In 2020, the Canadian government banned some 125,000 privately owned semi-automatic rifles, and now, with the grace period to get rid of them ending, the proposed reimbursement prices have been announced.

As previously reported by, in May 2020, Canadian Prime Minister Justin Trudeau announced a sweeping gun ban on over 1,500 models of “military-style assault weapons." The ban prohibited the use of those weapons with a government buy-back program on the horizon which would result in confiscation. Parliament was suspended at the time of the ban, due to COVID-19, resulting in no opposition to the proposal. Trudeau used an Order of Council, roughly akin to an Executive Order here in the States, to pass the ban.

Widespread peaceful opposition from Canada's over 2 million gun owners has since fallen on deaf ears. Meanwhile, gun shops in the country stuck with unsellable inventory are struggling to survive.

Last week, Public Safety Canada, the government entity tasked with emergency management, national security, and emergency preparedness, announced the proposed compensation amounts for individual firearm owners "to ensure these firearms are safely and permanently removed from our communities." The agency said it was based on market factors.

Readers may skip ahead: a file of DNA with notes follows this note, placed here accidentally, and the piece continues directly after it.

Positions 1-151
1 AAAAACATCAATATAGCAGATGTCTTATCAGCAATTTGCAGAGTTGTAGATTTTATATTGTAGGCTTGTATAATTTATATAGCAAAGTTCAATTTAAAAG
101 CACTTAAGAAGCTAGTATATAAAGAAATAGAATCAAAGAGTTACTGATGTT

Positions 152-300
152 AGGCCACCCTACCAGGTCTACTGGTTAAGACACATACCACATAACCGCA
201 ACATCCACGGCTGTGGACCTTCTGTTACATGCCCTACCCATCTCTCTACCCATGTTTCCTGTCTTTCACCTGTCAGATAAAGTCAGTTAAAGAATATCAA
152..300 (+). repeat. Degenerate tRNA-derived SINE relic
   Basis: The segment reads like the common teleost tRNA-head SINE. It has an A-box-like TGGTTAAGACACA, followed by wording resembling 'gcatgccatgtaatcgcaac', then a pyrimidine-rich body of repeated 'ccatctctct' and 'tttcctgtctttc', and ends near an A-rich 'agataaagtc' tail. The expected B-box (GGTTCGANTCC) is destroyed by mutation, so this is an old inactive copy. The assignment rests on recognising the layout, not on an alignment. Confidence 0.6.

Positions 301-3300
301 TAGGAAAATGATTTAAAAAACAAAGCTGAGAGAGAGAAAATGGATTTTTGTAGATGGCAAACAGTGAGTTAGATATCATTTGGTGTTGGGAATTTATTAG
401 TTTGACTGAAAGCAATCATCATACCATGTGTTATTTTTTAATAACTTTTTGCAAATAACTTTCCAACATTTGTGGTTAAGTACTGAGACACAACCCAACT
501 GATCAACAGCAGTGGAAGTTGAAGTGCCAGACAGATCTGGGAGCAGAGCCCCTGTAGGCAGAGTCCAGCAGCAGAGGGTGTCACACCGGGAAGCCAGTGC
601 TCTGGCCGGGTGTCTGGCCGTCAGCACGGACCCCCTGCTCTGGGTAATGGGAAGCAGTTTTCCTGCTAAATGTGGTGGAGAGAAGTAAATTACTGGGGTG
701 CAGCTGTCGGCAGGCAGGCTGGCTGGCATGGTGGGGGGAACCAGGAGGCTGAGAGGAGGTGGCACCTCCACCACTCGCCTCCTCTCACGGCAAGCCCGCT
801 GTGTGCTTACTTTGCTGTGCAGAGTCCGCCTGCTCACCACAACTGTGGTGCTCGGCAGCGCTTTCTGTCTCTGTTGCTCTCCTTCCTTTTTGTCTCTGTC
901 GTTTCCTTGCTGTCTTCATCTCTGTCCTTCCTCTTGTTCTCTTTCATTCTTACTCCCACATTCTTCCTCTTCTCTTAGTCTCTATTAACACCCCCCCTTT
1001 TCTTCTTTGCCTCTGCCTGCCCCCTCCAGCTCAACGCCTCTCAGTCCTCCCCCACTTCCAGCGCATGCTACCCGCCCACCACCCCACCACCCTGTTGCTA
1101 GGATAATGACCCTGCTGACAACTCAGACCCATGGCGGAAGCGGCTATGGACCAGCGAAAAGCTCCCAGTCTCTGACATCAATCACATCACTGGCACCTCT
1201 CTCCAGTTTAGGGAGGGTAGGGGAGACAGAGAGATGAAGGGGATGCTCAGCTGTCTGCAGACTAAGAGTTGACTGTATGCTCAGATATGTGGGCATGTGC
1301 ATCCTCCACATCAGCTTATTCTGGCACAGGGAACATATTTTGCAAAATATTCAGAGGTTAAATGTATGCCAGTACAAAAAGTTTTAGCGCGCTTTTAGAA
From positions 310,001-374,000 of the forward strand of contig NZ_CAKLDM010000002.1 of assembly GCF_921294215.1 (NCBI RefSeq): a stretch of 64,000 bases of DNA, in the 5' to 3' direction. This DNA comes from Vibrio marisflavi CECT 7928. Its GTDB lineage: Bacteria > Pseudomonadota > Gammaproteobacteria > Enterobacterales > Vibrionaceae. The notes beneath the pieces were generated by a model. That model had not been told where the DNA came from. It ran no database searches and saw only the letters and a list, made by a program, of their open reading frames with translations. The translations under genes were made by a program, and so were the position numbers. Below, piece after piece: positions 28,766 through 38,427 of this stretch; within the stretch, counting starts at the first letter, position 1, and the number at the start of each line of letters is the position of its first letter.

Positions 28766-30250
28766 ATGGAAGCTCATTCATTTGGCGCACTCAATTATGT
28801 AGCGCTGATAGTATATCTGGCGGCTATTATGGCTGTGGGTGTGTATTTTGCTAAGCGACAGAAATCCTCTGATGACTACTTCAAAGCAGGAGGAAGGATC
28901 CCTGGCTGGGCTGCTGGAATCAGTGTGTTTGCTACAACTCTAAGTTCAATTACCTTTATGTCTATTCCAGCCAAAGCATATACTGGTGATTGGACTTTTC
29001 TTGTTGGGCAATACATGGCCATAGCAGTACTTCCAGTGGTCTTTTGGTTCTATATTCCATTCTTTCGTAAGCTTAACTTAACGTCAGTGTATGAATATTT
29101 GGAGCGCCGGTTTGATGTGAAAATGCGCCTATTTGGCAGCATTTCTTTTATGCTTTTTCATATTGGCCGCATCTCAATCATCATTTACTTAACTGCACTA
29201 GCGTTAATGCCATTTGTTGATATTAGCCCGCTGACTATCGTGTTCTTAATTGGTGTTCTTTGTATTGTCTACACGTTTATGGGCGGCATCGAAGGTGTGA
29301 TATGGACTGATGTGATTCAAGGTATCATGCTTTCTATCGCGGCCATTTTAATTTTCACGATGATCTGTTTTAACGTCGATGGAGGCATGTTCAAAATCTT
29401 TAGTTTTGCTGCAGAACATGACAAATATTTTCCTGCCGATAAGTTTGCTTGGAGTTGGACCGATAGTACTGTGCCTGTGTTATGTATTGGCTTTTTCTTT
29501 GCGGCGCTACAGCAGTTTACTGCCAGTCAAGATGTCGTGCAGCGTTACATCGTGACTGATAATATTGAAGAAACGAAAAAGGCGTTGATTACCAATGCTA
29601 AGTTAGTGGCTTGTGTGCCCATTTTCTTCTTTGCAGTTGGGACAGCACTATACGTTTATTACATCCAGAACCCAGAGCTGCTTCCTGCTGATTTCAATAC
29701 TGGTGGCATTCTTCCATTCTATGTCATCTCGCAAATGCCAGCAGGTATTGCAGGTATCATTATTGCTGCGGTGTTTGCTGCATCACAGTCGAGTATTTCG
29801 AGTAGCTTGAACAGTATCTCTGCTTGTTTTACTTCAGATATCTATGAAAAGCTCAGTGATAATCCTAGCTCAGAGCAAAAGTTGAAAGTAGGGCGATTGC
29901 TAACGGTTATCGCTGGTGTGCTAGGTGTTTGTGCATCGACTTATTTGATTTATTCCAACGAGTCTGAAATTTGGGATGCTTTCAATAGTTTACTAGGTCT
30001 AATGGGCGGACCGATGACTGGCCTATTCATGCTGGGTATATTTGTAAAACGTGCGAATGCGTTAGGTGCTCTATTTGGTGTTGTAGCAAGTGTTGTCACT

The 1,500 affected variants are classed into 11 broad categories, each with its own "buyback" schedule. Below are the categories and prices, in Canadian dollars (at the current rate, a Canadian dollar is worth about $0.78 U.S.): 

  • AR Platform    $1,337
  • CX4 Storm        $1,317
  • CZ Scorpion    $1,291
  • M14 Rifle        $2,612
  • Robinson Armament    $2,735
  • Ruger Mini-14    $1,407
  • SG550 and SG551    $6,209
  • SIG Sauer MCX, MPX    $2,369
  • VZ.58            $1,139
  • Firearms with a >20mm bore diameter    $2,684
  • Firearms with a muzzle energy >10,000 Joules (e.g., 50 BMG) $2,819

The proposed amounts are open to public feedback through the end of August. The current amnesty ends in October 2023.

Naturally, options are few in terms of compliance as all legal gun owners in Canada are licensed and the affected guns, classified as "restricted" are registered because of a 1993 law. Say it with me: registration leads to what again? 

In other Canadian gun news, Trudeau's government in May announced he was moving for a national "freeze" on the ability to buy, sell, transfer, or import handguns anywhere in the country. There are some 1.1 million registered handguns in Canada, a figure that, according to government statistics, rose 71 percent between 2010 and 2020. 

Banner image: The humble Mini-14, of which at least 16,000 are legally owned in Canada – for now – is on the government’s ban list, even when registered.

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